Typologically, the world's languages vary in how they express universal quantification and negative quantification. In patterns of concord, a single distributive or negative meaning is expressed redundantly on multiple morphological items. Sign languages, too, show semantic variation, but, surprisingly, this variation populates a specific corner of the full typological landscape. When we focus on manual signs, sign languages systematically have distributive concord but tend to not have negative concord in its canonical form. Here, I explain these typological facts as the reflection of an abstract, iconic bias. Recent work on distributive concord and negative concord has proposed that the phenomena can be explained in relation to the discourse referents they make available. The use of space in sign language also invites iconic inferences about the referents introduced in discourse. I show that these iconic inferences coincide with the meaning of distributive concord but contradict the meaning of negative concord. The sign language typology is thus explained based on what is easy and hard to represent in space.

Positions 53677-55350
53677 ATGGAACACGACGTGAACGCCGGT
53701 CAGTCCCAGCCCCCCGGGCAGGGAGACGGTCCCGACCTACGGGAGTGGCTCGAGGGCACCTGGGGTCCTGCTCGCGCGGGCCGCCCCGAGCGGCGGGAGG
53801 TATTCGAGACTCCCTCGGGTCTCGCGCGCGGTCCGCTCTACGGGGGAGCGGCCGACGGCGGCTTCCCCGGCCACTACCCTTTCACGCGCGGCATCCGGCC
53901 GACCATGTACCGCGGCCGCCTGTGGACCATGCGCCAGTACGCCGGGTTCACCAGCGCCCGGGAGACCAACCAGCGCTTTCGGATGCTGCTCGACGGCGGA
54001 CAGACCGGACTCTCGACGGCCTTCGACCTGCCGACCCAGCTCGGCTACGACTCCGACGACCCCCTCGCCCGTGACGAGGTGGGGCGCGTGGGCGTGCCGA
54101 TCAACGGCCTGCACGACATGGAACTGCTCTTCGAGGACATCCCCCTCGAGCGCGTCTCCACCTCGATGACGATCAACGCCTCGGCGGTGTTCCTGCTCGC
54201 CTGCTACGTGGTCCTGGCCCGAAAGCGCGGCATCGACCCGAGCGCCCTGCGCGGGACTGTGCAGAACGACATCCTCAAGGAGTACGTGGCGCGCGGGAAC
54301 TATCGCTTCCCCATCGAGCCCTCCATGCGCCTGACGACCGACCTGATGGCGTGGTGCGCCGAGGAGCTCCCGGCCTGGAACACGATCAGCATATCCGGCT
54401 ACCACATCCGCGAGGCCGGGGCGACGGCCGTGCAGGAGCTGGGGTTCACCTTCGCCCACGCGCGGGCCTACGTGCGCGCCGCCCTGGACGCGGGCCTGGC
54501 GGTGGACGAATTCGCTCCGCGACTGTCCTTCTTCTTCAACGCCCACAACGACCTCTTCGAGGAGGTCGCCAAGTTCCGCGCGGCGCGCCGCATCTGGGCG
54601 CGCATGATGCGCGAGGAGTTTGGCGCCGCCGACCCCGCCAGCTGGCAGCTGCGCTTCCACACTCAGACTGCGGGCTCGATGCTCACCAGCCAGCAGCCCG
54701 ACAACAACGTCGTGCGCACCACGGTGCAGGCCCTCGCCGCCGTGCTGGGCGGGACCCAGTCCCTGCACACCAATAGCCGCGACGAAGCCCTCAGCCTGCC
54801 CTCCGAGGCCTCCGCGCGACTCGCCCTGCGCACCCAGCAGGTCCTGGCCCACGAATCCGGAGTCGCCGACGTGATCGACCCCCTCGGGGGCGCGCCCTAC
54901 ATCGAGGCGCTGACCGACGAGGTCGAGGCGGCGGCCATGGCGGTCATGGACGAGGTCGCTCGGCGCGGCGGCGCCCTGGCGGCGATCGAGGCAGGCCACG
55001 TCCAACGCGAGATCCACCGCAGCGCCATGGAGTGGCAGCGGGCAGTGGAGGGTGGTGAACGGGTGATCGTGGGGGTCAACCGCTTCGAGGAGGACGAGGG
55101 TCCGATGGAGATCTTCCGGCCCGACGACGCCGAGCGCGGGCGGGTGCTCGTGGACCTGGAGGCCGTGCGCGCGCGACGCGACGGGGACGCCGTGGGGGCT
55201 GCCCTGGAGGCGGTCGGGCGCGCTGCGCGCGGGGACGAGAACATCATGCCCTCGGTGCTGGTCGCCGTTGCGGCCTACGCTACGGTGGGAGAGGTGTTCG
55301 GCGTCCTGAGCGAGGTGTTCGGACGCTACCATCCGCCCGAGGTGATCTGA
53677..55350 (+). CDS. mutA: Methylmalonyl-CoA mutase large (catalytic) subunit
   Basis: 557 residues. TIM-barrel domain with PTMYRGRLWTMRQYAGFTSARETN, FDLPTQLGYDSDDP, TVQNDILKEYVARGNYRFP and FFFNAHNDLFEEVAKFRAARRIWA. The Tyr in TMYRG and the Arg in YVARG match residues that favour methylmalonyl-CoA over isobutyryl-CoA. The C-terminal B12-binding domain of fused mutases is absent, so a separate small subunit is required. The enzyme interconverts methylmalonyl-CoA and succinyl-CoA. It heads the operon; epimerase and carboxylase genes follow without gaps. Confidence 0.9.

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pp. e320-e343
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